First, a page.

Apomorphine is used in the erectile dysfunction therapy and its action has been ascribed to the stimulation of central dopamine receptor. At the present stage, very little is known about the peripheral action of apomorphine on human corpus cavernosum (HCC). We have investigated the peripheral action of apomorphine and the role of dopamine receptors in HCC.We here demonstrate that both D1 and D2 receptors were expressed in the HCC, D1 receptors were two-fold more abundant than D2 and that both receptors were mainly localized on the smooth muscle cell component. Apomorphine in vitro exerted an anti-a1 adrenergic activity in human cavernosal strips since it prevented contraction induced by phenylephrine (PE), but not by U46619 or endothelin. Apomorphine elicited endothelium-independent and Concentration-dependent relaxation of the strips contracted by PE, U46619 or endothelin. The EC50 values (lM) for apomorphine, in the presence and absence of endothelium, were 51.0716 and 16.0714, 120719 and 150718, 59.0715 and 140750 on PE-, U46619- or endothelin-induced contraction, respectively. Selective dopamine receptor agonist A-68930 (D1-like), but not quinpirole (D2-like), caused concentration-dependent relaxation of the cavernosal strips, which was partially prevented by endothelium removal or by treatment with an inhibitor of nitric oxide (NO) synthase. In conclusion, we show that (1) apomorphine has a peripheral relaxant direct effect as well as an antiadrenergic activity, (2) HCC possesses more D1-like (D1 and D5) than D2-like (D2, D3 and D4) receptors, (3) both D1- and D2-like receptors are mainly localized on smooth muscle cells and (4) the relaxant activity is most probably mediated by D1-like receptor partially through NO release from endothelium

Peripheral relaxant activity of apomorphine and of a D1 selective receptor agonist on human corpus cavernosum strips

D'EMMANUELE DI VILLA BIANCA, ROBERTA;SORRENTINO, RAFFAELLA;ROVIEZZO, FIORENTINA;IMBIMBO, CIRO;PALMIERI, ALESSANDRO;CIRINO, GIUSEPPE;MIRONE, VINCENZO
2005

Abstract

Apomorphine is used in the erectile dysfunction therapy and its action has been ascribed to the stimulation of central dopamine receptor. At the present stage, very little is known about the peripheral action of apomorphine on human corpus cavernosum (HCC). We have investigated the peripheral action of apomorphine and the role of dopamine receptors in HCC.We here demonstrate that both D1 and D2 receptors were expressed in the HCC, D1 receptors were two-fold more abundant than D2 and that both receptors were mainly localized on the smooth muscle cell component. Apomorphine in vitro exerted an anti-a1 adrenergic activity in human cavernosal strips since it prevented contraction induced by phenylephrine (PE), but not by U46619 or endothelin. Apomorphine elicited endothelium-independent and Concentration-dependent relaxation of the strips contracted by PE, U46619 or endothelin. The EC50 values (lM) for apomorphine, in the presence and absence of endothelium, were 51.0716 and 16.0714, 120719 and 150718, 59.0715 and 140750 on PE-, U46619- or endothelin-induced contraction, respectively. Selective dopamine receptor agonist A-68930 (D1-like), but not quinpirole (D2-like), caused concentration-dependent relaxation of the cavernosal strips, which was partially prevented by endothelium removal or by treatment with an inhibitor of nitric oxide (NO) synthase. In conclusion, we show that (1) apomorphine has a peripheral relaxant direct effect as well as an antiadrenergic activity, (2) HCC possesses more D1-like (D1 and D5) than D2-like (D2, D3 and D4) receptors, (3) both D1- and D2-like receptors are mainly localized on smooth muscle cells and (4) the relaxant activity is most probably mediated by D1-like receptor partially through NO release from endothelium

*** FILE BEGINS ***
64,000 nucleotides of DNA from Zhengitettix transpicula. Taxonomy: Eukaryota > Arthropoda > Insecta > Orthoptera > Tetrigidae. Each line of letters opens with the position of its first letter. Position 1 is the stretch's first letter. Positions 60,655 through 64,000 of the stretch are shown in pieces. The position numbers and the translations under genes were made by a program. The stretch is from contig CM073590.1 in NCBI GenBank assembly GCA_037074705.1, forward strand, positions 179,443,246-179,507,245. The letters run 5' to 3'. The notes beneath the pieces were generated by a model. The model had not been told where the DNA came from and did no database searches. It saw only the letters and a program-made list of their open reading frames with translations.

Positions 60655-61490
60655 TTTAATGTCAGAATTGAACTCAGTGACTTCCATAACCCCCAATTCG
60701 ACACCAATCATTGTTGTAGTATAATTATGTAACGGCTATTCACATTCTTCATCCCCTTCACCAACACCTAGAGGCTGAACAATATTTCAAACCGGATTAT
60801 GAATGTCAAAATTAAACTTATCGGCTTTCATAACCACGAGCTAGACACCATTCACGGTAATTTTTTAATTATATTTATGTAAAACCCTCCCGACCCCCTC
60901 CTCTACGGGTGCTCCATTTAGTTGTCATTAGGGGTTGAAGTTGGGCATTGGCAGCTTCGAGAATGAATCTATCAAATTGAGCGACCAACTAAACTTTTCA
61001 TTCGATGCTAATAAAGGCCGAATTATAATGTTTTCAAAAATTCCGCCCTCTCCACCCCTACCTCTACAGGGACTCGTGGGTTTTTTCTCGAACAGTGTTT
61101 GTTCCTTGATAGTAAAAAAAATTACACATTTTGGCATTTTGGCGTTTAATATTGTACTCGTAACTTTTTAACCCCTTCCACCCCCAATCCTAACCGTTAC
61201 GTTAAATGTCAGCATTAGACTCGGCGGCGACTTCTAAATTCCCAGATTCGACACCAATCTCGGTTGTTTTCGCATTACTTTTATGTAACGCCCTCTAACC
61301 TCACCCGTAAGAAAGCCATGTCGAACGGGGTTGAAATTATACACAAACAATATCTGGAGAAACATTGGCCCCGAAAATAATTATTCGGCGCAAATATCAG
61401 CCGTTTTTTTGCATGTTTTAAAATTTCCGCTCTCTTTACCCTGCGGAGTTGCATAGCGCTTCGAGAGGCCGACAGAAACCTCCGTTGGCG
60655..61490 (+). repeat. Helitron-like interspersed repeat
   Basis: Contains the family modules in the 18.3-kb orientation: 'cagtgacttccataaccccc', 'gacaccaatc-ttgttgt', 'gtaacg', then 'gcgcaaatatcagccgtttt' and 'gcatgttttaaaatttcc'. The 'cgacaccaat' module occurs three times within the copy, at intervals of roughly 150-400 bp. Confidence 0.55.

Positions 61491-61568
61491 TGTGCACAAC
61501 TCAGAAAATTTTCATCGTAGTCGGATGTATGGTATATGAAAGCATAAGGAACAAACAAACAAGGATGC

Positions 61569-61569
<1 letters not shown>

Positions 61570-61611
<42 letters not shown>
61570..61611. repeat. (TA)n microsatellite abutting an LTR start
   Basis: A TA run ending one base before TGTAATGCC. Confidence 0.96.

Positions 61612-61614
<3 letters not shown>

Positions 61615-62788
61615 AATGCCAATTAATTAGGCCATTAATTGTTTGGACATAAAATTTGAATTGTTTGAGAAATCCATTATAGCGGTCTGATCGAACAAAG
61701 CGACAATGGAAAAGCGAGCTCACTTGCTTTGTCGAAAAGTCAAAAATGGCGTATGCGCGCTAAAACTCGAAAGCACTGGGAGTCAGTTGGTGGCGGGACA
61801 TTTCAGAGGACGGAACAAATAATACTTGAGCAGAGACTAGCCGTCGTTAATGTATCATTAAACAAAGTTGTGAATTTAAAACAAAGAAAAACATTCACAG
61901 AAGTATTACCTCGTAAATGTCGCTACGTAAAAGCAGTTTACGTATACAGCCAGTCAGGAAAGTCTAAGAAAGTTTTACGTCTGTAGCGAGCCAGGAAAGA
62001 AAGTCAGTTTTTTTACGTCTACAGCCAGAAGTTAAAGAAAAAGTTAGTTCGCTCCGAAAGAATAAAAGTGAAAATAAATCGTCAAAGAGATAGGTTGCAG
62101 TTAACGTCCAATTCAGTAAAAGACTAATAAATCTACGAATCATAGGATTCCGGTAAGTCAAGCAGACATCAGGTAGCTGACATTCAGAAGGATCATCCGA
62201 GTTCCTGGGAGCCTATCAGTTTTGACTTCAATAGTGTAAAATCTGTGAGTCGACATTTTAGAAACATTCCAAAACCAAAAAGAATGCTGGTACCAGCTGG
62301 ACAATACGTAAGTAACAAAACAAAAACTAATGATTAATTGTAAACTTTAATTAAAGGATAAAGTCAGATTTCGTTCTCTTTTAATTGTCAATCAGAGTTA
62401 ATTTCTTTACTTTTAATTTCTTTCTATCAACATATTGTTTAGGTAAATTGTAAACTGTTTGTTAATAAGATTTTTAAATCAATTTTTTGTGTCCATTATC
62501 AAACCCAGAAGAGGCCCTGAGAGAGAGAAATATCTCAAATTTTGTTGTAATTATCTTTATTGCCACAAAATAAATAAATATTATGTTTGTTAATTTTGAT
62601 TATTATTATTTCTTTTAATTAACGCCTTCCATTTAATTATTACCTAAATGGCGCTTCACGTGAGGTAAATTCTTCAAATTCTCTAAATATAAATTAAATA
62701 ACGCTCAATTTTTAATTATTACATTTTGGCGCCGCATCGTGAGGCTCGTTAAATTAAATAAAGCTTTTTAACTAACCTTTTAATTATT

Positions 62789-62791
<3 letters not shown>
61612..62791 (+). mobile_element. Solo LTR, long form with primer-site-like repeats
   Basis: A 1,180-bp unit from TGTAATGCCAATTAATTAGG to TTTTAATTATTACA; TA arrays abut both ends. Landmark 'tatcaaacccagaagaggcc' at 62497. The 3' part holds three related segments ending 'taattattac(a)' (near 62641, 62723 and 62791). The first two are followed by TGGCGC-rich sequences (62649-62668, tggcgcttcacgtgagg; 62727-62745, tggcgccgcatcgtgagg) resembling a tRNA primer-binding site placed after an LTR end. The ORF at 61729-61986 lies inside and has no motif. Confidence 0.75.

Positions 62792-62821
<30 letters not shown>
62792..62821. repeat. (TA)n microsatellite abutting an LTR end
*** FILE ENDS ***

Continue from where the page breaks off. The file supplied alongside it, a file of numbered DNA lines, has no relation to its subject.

File in questo prodotto:
Non ci sono file associati a questo prodotto.

I documenti in IRIS sono protetti da copyright e tutti i diritti sono riservati, salvo diversa indicazione.

Utilizza questo identificativo per citare o creare un link a questo documento: http://hdl.handle.net/11588/101929
Citazioni
  • ???jsp.display-item.citation.pmc??? ND
  • Scopus 23
  • ???jsp.display-item.citation.isi??? 20
social impact